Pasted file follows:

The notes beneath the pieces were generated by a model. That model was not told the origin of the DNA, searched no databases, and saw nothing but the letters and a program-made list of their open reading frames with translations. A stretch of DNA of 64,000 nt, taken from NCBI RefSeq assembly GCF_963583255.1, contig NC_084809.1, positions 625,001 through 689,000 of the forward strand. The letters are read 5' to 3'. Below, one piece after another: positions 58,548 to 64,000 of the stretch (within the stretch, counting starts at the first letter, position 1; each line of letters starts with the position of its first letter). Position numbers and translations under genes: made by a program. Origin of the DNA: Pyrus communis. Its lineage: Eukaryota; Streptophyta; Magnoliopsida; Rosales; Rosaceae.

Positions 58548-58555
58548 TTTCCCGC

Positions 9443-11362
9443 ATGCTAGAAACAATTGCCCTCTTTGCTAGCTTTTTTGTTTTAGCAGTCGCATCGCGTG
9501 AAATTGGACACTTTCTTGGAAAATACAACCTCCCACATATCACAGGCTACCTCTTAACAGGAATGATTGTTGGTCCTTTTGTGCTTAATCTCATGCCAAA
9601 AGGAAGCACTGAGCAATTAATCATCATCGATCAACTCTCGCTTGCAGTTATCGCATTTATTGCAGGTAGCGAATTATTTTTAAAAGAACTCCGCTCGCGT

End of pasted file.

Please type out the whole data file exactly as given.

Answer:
The notes beneath the pieces were generated by a model. That model was not told the origin of the DNA, searched no databases, and saw nothing but the letters and a program-made list of their open reading frames with translations. A stretch of DNA of 64,000 nt, taken from NCBI RefSeq assembly GCF_963583255.1, contig NC_084809.1, positions 625,001 through 689,000 of the forward strand. The letters are read 5' to 3'. Below, one piece after another: positions 58,548 to 64,000 of the stretch (within the stretch, counting starts at the first letter, position 1; each line of letters starts with the position of its first letter). Position numbers and translations under genes: made by a program. Origin of the DNA: Pyrus communis. Its lineage: Eukaryota; Streptophyta; Magnoliopsida; Rosales; Rosaceae.

Positions 58548-58555
58548 TTTCCCGC

Positions 9443-11362
9443 ATGCTAGAAACAATTGCCCTCTTTGCTAGCTTTTTTGTTTTAGCAGTCGCATCGCGTG
9501 AAATTGGACACTTTCTTGGAAAATACAACCTCCCACATATCACAGGCTACCTCTTAACAGGAATGATTGTTGGTCCTTTTGTGCTTAATCTCATGCCAAA
9601 AGGAAGCACTGAGCAATTAATCATCATCGATCAACTCTCGCTTGCAGTTATCGCATTTATTGCAGGTAGCGAATTATTTTTAAAAGAACTCCGCTCGCGT